Sean0michael writes: Recently I had a friend lose their entire electronic collection of music and movies by erasing a RAID array on their home server. He had 20TB of data on his rack at home that had survived a dozen hard drive failures over the years. But he didn't have a good way to backup that much data, so he never took one. Now he wishes he had.
Asking around among our tech-savvy friends though, no one has a good answer to the question, "how would you backup 20TB of data?". It's not like you could just plug in an external drive, and using any cloud service would be terribly expensive. Blu-Ray discs can hold a lot of data, but that's a lot of time (and money) spent burning discs that you likely will never need. Tape drives are another possibility, but are they right for this kind of problem? I don' t know. There might be something else out there, but I still have no feasible solution.
So I ask fellow slashdotters: for a home user, how do you backup 20TB of Data?
Sean0michael writes: "Australian scientists have Restored the sight of three human test subjects using stem cells cultured in contact lenses. All the patients were blind in only one eye. Two were legally blind, but can now read the big letters on an eye chart. The third could read the first few lines, but is now able to pass a driver's test. The University of New South Wales reports that these patients all had damaged corneas, and the stem cells came from each person's good eye. The best part--the procedure is inexpensive, raising hopes for being able to push this to the third world sooner than other, more expensive medications."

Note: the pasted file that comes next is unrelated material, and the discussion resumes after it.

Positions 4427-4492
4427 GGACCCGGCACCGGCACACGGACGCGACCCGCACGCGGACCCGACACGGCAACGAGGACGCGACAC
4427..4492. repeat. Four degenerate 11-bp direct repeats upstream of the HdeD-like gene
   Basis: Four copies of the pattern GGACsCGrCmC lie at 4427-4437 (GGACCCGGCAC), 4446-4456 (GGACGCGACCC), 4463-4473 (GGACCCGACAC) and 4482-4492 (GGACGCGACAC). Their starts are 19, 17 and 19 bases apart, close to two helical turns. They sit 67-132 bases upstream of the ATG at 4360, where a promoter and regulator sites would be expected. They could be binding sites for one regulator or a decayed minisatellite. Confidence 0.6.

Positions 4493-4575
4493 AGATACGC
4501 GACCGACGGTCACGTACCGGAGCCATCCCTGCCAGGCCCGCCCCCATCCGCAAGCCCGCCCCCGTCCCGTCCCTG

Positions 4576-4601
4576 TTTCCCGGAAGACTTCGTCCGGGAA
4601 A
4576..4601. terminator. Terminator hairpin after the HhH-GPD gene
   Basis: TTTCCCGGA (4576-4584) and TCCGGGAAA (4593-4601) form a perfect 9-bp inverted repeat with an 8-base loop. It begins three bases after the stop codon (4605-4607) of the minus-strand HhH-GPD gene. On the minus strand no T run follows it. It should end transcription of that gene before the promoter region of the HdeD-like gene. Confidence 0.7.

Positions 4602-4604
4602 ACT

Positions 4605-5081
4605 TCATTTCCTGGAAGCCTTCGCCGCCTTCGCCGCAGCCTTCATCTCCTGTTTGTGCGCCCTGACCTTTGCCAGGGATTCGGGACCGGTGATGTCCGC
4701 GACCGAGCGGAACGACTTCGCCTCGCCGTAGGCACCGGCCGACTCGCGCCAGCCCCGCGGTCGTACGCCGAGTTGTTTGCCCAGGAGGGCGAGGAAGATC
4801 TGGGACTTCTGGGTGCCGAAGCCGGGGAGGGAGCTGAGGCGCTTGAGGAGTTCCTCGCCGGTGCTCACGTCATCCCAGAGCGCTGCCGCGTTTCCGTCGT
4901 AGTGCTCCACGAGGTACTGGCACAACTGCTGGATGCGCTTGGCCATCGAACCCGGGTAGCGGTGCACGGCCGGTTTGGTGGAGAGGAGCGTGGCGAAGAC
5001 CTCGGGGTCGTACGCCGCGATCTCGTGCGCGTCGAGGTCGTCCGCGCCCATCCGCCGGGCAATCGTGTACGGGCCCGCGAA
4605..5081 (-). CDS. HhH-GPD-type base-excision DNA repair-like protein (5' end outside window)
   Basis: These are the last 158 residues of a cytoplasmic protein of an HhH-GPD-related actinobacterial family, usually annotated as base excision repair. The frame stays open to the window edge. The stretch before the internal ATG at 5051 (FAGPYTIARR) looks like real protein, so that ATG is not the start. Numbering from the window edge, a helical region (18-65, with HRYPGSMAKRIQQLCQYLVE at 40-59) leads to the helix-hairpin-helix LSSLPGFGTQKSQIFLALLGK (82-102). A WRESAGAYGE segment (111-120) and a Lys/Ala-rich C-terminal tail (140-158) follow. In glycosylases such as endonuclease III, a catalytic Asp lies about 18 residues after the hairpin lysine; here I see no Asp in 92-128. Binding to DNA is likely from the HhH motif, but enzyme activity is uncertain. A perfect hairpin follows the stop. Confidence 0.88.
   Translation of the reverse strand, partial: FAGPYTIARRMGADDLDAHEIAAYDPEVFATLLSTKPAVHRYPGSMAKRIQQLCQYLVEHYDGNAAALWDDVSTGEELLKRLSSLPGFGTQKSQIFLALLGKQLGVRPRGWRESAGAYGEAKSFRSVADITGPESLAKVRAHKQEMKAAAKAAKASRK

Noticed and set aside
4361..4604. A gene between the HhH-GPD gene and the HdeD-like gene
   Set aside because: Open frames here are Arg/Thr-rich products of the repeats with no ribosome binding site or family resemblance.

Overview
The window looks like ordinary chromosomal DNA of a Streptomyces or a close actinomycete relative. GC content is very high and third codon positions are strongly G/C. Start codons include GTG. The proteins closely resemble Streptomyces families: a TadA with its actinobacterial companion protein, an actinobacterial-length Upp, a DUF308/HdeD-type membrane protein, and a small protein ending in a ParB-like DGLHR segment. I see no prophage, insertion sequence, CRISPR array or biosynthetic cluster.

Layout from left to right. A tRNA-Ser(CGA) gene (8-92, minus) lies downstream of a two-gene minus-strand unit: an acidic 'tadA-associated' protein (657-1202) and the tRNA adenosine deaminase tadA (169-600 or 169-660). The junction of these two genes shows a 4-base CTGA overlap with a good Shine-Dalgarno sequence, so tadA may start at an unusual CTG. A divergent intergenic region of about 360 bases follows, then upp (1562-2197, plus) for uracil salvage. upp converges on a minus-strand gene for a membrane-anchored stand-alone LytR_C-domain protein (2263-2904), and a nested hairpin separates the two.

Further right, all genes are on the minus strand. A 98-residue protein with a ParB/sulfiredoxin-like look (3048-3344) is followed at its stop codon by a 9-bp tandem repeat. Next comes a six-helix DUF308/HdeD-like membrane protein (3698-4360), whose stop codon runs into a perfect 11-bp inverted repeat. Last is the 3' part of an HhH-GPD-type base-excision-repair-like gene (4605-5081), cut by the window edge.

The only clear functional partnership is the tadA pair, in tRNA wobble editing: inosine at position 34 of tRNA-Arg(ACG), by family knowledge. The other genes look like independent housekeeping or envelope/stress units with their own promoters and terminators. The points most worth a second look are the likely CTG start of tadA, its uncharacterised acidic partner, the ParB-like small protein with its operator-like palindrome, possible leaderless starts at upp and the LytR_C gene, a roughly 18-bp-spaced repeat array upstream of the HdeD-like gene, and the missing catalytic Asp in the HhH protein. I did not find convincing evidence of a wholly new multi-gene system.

Sean0michael writes: "OpenOffice is looking for a facelift, so they have launched their own Renaissance project to get things rolling. The project is just beginning, so now is a good chance to get in on the ground floor and make your opinions heard. Bruce Byfield at Datamation draws attention to the complexity of the process and the different directions this project might take. While the revamped UI is still a few years away, you can get involved now by taking a quick survey to help the project get its bearings."
Sean0michael writes: According to this article on The Register, The US arm of Wikileaks has been taken off-line by Bank Julius Baer, the parent company of a Cayman bank accused of helping launder money and evading taxes. Incriminating articles were posted by a former VP. The Register writes:
The agreement came in a lawsuit brought by Bank Julius Baer, the parent company of the accused Cayman bank. After trying unsuccessfully to get Wikileaks to remove the documents, Swiss-based Julius Baer went after Dynadot, which according to this copy of the court order, agreed to roll over in exchange for the suit against it being dismissed. Dynadot also agreed to turn over records related to Wikileaks, including "IP addresses and associated data used by any person, other than Dynadot, who accessed the account for the domain name".